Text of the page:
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Hembrough History, Family Crest & Coats of Arms



The rich and ancient history of the Hembrough family name dates back to the time of the Anglo-Saxon tribes of Britain. It comes from the Old French personal names Amauri and Emaurri. These are derived from the Old German personal name Amalric, which literally means work-rule.

Early Origins of the Hembrough family


The surname Hembrough was first found in Devon at Broadhembury which is also known as Hembury, a parish and former market-town in the union of Honiton. [1]CITATION[CLOSE]
Lewis, Samuel, A Topographical Dictionary of England. Institute of Historical Research, 1848, Print.
Hembury is also the name of a Neolithic causewayed enclosure and Iron Age hill fort near Honiton in Devon and is thought to date back from the late fifth and early fourth century BC. Hembury Castle is an Iron Age Hill fort near Tythecott, south of Buckland Brewer. Some researchers believe that the name is related to the name Embury, but this is not the case as this name is a distinct Devon name whereas Embury hails from Somerset. [2]CITATION[CLOSE]
Reaney, P.H and R.M. Wilson, A Dictionary of English Surnames. London: Routledge, 1991. Print. (ISBN 0-415-05737-X)
[3]CITATION[CLOSE]
Lowe, Mark Anthony, Patronymica Britannica, A Dictionary of Family Names of the United Kingdom. London: John Russel Smith, 1860. Print.

Early History of the Hembrough family


This web page shows only a small excerpt of our Hembrough research.
Another 131 words (9 lines of text) covering the years 1327, 1377 and 1761 are included under the topic Early Hembrough History in all our PDF Extended History products and printed products wherever possible.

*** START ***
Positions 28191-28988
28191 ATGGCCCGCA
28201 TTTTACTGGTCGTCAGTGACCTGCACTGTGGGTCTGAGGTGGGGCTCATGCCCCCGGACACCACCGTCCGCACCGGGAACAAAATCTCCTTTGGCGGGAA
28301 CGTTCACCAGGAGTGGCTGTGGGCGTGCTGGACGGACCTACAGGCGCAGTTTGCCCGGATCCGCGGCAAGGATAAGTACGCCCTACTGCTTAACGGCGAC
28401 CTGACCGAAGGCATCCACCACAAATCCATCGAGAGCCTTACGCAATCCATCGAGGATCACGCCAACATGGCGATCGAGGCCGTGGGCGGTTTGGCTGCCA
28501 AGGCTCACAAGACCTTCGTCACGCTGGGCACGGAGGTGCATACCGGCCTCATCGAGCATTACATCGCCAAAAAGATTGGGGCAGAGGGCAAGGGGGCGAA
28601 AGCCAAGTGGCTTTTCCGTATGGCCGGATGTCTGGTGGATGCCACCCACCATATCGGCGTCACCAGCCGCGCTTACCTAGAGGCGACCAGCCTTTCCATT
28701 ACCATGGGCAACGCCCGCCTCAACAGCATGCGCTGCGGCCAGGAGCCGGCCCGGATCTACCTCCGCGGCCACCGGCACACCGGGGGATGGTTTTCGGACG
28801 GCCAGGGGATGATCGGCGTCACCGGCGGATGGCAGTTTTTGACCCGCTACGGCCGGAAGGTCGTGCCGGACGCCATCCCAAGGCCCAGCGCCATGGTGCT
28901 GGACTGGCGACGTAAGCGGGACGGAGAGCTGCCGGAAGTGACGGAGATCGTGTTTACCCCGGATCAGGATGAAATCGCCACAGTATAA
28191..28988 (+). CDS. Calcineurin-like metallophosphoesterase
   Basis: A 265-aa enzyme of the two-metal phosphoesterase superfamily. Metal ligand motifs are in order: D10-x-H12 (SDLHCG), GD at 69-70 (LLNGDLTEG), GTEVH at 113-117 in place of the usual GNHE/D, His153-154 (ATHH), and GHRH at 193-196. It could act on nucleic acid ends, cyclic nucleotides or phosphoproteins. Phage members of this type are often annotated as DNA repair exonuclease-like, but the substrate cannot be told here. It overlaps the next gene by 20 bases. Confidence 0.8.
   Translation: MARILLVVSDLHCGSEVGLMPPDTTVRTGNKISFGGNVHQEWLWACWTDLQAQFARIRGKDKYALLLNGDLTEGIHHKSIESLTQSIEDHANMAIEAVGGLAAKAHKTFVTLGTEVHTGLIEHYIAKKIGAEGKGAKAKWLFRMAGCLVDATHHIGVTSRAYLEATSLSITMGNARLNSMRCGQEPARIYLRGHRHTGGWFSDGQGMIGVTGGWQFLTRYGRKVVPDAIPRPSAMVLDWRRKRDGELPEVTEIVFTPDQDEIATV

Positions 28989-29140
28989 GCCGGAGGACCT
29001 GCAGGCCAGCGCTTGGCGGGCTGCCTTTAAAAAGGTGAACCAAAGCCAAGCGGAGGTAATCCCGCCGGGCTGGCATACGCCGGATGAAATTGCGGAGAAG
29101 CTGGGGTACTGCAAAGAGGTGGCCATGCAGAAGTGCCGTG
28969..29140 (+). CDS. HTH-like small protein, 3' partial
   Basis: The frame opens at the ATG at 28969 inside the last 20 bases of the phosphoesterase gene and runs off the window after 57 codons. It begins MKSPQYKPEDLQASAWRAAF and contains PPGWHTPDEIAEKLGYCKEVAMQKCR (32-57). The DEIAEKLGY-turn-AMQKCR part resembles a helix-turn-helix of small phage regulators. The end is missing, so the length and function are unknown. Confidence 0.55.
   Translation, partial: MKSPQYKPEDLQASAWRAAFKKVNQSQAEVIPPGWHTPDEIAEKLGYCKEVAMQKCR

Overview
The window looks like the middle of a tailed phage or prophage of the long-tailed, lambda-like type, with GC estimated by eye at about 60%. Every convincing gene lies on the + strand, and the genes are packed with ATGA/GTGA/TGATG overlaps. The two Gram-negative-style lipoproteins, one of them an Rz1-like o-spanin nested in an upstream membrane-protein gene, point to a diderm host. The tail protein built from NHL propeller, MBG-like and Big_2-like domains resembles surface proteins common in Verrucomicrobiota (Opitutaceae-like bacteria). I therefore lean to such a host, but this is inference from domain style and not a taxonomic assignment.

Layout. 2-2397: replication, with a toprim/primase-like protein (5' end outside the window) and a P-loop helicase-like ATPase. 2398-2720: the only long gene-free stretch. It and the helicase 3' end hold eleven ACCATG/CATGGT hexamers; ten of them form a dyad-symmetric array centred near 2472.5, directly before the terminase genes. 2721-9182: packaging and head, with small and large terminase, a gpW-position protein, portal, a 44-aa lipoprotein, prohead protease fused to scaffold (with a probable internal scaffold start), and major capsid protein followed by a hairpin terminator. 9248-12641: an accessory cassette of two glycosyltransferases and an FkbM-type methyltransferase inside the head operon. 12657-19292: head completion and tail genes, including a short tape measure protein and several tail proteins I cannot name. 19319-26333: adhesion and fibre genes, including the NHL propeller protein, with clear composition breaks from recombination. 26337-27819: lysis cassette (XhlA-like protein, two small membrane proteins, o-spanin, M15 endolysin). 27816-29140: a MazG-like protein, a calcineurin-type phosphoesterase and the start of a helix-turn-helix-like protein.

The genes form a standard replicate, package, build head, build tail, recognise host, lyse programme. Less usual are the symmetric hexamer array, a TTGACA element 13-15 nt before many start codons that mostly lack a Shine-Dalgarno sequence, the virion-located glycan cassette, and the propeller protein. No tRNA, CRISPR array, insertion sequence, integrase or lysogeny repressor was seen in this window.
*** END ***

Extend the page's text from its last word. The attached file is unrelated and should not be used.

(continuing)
Hembrough Spelling Variations


Spelling variations in names were a common occurrence before English spelling was standardized a few hundred years ago. In the Middle Ages, even the literate spelled their names differently as the English language incorporated elements of French, Latin, and other European languages. Many variations of the name Hembrough have been found, including Hembery, Hembry, Hembrow, Hembrough, Hemborough, Hembury, Hembergh, Hembro, Hembray, Hembree and many more.

Early Notables of the Hembrough family (pre 1700)


Another 17 words (1 lines of text) are included under the topic Early Hembrough Notables in all our PDF Extended History products and printed products wherever possible.

Migration of the Hembrough family to the New World and Oceana


Families began migrating abroad in enormous numbers because of the political and religious discontent in England. Often faced with persecution and starvation in England, the possibilities of the New World attracted many English people. Although the ocean trips took many lives, those who did get to North America were instrumental in building the necessary groundwork for what would become for new powerful nations. Among the first immigrants of the name Hembrough, or a variant listed above to cross the Atlantic and come to North America were :

Hembrough Settlers in United States in the 19th Century

  • John Hembrough, who settled in Illinois in 1835
  • John Hembrough, who arrived in Morgan County, Illinois in 1835 [4]CITATION[CLOSE]
    Filby, P. William, Meyer, Mary K., Passenger and immigration lists index : a guide to published arrival records of about 500,000 passengers who came to the United States and Canada in the seventeenth, eighteenth, and nineteenth centuries. 1982-1985 Cumulated Supplements in Four Volumes Detroit, Mich. : Gale Research Co., 1985, Print (ISBN 0-8103-1795-8)

Hembrough Family Crest Products



See Also



Citations


  1. ^ Lewis, Samuel, A Topographical Dictionary of England. Institute of Historical Research, 1848, Print.
  2. ^ Reaney, P.H and R.M. Wilson, A Dictionary of English Surnames. London: Routledge, 1991. Print. (ISBN 0-415-05737-X)
  3. ^ Lowe, Mark Anthony, Patronymica Britannica, A Dictionary of Family Names of the United Kingdom. London: John Russel Smith, 1860. Print.
  4. ^ Filby, P. William, Meyer, Mary K., Passenger and immigration lists index : a guide to published arrival records of about 500,000 passengers who came to the United States and Canada in the seventeenth, eighteenth, and nineteenth centuries. 1982-1985 Cumulated Supplements in Four Volumes Detroit, Mich. : Gale Research Co., 1985, Print (ISBN 0-8103-1795-8)

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